July 18, 2012
With mobile devices gravitating toward higher resolutions and more powerful displays, many web and application design teams are upping the ante with high-definition graphics. However, according to industry expert Wells Riley, this may spark a "Retina war," or the abandonment of lower-resolution GUI design in favor of developing for Retina displays, despite a high number of users still using non-HD displays.
Riley compared this change to a few years ago when some developers dropped Internet Explorer support before Mozilla's Firefox even had 30 percent of the market share. According to Riley, it's possibly developers will once again jump to a shiny, new trend before users are even ready to utilize it. To make matters worse, for those using the new MacBook Pro with Retina display, traditional web UI design will be virtually impossible. Riley shows that 1x design on a Retina display can be clunky, with graphics appearing highly pixilated and blocky. The problem is, he said, the screen is simply "too good to be backwards compatible."
According to Riley, the problem isn't necessarily the differentiation in graphical user interface design that will occur, but designers not wanting to develop interfaces for both. Riley worries that designers may implement a "1x tax," or extra charge for clients who want applications and websites designed for both low-res and Retina displays.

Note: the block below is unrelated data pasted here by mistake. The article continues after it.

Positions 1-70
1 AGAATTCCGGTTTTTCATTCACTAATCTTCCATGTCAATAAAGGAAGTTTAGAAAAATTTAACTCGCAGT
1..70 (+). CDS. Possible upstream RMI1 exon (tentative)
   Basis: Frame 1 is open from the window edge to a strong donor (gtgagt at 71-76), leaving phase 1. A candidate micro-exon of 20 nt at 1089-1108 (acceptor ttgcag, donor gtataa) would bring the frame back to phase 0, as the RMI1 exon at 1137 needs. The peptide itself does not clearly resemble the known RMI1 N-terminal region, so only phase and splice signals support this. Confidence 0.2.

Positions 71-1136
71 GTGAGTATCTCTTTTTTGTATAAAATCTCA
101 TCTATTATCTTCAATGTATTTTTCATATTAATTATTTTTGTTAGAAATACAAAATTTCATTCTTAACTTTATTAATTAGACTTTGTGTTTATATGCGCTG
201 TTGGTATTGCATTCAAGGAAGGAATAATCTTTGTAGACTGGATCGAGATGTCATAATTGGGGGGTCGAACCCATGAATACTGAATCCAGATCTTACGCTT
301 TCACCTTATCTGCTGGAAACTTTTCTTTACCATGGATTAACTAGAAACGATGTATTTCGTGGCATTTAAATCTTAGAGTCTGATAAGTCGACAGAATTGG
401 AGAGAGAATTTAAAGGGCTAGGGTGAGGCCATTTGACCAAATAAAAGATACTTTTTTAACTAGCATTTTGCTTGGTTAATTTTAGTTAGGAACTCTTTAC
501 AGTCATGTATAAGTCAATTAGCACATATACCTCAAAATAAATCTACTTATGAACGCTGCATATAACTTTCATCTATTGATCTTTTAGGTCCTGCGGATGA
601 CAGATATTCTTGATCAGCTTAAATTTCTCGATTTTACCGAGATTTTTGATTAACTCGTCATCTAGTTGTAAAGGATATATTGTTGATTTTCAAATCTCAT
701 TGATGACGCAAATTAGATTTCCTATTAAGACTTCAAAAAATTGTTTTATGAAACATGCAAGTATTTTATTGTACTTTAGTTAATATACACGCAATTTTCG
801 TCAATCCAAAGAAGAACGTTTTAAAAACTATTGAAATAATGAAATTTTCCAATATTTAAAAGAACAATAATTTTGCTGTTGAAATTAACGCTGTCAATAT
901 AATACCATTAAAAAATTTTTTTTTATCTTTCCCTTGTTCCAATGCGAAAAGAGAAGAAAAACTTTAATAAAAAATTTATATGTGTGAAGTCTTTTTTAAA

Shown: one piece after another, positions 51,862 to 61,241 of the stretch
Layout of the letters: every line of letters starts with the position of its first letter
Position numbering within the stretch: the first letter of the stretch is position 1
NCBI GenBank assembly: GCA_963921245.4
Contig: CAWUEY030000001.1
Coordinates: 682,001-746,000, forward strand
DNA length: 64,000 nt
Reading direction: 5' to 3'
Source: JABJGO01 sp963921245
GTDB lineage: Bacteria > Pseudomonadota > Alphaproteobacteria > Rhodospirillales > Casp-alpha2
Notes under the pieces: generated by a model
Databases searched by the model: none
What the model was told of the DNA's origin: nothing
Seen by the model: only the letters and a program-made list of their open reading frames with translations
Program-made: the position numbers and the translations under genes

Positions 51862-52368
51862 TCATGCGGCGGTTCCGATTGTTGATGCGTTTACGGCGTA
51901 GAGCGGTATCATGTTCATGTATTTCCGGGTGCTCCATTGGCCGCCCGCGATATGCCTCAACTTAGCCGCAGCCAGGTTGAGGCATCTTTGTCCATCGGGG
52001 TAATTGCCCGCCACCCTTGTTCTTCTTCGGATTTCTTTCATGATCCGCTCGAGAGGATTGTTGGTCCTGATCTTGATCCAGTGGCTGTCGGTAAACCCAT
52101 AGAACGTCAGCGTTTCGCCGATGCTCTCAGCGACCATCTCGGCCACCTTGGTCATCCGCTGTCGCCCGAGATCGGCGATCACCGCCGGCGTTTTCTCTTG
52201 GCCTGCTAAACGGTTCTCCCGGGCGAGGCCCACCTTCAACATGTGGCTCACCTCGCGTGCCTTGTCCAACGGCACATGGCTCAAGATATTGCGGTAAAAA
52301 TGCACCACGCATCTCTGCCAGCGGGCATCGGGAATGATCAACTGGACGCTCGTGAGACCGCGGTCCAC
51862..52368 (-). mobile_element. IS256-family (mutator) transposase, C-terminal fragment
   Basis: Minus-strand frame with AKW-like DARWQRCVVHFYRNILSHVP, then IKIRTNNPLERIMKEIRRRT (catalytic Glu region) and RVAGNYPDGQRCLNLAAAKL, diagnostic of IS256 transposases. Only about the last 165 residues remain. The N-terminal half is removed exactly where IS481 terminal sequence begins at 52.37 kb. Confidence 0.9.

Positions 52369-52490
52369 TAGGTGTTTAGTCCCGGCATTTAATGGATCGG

However, Riley may be underestimating developers. According to .net magazine, a Retina war may be possible, but only from certain camps of designers. Another industry expert, Chris Mills, developer relationships manager for Opera, told the news source that high-resolution displays are not likely to become the norm for many years still.
Mills told .net that the sensible solution would be to separate the two design environments - using media queries to swap between the two for users and filtering devices. However, this solution wouldn't work for non-CSS websites - pure HTML would still pose a challenge. However, Mills did agree that a cost differentiation may end up occurring down the road, with designers charging more for creating interfaces in low and high res.
With this new technology, it is important to consider consumer trends before making any decisions. If sales of the new Retina display devices stagnate, or are slow, then developers are better off sticking with 1x design until the new, higher-resolution computers, smartphones and tablets truly take off.